Motivation is the psychological feature that
arouses an organism to action toward a desired goal and elicits,
controls, and sustains certain goal directed behaviors. For
instance: An individual has not eaten, he or she feels hungry, and
as a response he or she eats and diminishes feelings of hunger.
There are many approaches to motivation: physiological, behavioral,
cognitive, and social.
Motivation may be rooted in a basic need to minimize physical pain
and maximize pleasure, or it may include specific needs such as
eating and resting, or for a desired object. Conceptually,
motivation is related to, but distinct from, emotion. Bounce back
from your mistakes.
Motivation can be divided into two types:
internal, or intrinsic motivation, and external, or extrinsic
Intrinsic motivation refers to motivation that is driven by an
interest or enjoyment in the task itself, and exists within the
individual rather than relying on any external pressure. Intrinsic
motivation is based on taking pleasure in an activity rather than
working towards an external reward. Intrinsic motivation has been
studied since the early 1970s. Students who are intrinsically
motivated are more likely to engage in the task willingly as well as
work to improve their skills, which will increase their
capabilities. Students are likely to be intrinsically motivated
attribute their educational results to factors under their own
control, also known as autonomy,
believe they have the skill that will allow them to be effective
agents in reaching desired goals (i.e. the results are not
determined by luck),
are interested in mastering a topic, rather than just rote-learning
to achieve good grades.
Extrinsic motivation refers to the performance of an activity in
order to attain an outcome, which then contradicts intrinsic
motivation. It is widely believed that motivation performs two
functions. The first is often referred as to the energetic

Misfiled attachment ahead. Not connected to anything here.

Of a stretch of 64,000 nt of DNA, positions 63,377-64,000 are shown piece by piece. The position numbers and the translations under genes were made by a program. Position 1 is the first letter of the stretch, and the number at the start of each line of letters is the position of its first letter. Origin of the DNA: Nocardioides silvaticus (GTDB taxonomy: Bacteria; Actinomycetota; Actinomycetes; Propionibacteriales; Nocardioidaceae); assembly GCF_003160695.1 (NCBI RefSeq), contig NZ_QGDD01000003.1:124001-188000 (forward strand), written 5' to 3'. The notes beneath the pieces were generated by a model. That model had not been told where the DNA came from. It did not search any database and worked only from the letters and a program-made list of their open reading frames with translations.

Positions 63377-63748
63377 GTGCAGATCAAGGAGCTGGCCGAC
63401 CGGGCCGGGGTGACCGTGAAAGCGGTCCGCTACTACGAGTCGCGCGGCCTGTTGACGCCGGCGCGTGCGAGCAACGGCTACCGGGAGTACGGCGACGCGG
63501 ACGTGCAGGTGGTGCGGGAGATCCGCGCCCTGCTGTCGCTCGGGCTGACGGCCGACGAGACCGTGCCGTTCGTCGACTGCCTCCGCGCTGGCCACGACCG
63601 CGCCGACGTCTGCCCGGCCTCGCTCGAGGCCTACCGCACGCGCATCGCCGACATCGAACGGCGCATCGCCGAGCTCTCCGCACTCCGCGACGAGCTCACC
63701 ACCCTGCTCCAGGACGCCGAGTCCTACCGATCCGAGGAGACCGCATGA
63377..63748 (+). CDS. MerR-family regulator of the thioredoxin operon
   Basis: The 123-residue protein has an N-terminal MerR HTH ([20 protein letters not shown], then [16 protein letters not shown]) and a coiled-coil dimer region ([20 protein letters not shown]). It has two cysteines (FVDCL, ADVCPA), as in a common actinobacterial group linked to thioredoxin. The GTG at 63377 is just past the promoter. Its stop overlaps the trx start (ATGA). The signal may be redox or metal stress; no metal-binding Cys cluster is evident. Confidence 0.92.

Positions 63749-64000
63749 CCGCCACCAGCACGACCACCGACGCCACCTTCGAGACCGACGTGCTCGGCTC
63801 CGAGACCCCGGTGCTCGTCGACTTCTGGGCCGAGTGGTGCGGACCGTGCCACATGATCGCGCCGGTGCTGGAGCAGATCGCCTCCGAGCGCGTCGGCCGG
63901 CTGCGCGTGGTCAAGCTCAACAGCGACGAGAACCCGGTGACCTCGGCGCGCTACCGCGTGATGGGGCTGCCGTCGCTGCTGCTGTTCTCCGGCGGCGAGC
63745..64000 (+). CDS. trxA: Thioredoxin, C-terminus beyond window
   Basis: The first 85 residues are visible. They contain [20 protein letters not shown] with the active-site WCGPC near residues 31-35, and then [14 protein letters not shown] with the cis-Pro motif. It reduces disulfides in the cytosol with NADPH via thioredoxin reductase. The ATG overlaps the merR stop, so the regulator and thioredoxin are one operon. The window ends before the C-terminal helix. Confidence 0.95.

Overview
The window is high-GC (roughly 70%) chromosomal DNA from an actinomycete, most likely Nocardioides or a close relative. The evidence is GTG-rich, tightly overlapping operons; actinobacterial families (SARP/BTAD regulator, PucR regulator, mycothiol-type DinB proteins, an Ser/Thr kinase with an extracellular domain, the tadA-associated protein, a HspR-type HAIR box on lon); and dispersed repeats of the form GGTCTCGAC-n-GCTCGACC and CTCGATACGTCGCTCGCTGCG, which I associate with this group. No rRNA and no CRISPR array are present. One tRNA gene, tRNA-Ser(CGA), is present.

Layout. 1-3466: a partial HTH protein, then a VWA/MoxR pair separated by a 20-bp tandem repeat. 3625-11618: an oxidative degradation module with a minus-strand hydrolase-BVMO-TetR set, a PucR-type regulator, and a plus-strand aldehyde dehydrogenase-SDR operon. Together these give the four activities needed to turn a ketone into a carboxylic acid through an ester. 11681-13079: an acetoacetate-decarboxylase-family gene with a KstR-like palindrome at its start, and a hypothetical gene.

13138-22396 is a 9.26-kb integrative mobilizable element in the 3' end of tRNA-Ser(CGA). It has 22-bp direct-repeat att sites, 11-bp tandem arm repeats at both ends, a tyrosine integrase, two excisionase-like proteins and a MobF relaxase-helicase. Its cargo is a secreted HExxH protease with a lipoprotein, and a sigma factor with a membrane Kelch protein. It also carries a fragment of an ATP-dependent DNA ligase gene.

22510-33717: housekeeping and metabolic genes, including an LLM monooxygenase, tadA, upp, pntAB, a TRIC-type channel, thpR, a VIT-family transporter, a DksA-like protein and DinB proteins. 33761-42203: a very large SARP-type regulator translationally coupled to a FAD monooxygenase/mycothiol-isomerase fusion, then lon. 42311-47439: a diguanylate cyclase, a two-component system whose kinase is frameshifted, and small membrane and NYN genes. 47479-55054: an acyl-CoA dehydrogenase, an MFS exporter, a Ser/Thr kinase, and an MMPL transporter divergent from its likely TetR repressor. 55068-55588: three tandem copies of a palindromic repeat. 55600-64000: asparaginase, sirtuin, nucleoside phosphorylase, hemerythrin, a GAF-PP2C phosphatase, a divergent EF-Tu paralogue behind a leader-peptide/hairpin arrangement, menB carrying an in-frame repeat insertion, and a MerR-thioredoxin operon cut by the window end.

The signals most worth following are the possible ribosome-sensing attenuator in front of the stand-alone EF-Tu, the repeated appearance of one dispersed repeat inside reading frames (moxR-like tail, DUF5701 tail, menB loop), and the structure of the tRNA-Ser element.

activation component of the motivation construct. The second is
directed at a specific behavior and makes reference to the
orientation directional component. Extrinsic motivation comes from
outside of the individual. Common extrinsic motivations are rewards
like money and grades, and threat of punishment. Competition is in
general extrinsic because it encourages the performer to win and
beat others, not simply to enjoy the intrinsic rewards of the
activity. A crowd cheering on the individual and trophies are also
extrinsic incentives. The concept of motivation can be instilled in
children at a very young age, by promoting and evoking interest in a
certain book or novel. The idea is to have a discussion pertaining
the book with young individuals, as well as to reward them.
Comparison of intrinsic and extrinsic motivation
Social psychological research has indicated that extrinsic rewards
can lead to over justification and a subsequent reduction in
intrinsic motivation. In one study demonstrating this effect,
children who expected to be (and were) rewarded with a ribbon and a
gold star for drawing pictures spent less time playing with the
drawing materials in subsequent observations than children who were
assigned to an unexpected reward condition.
So NLP provides you full awareness of what level of motivation you
need in your life to achieve excellent level of success.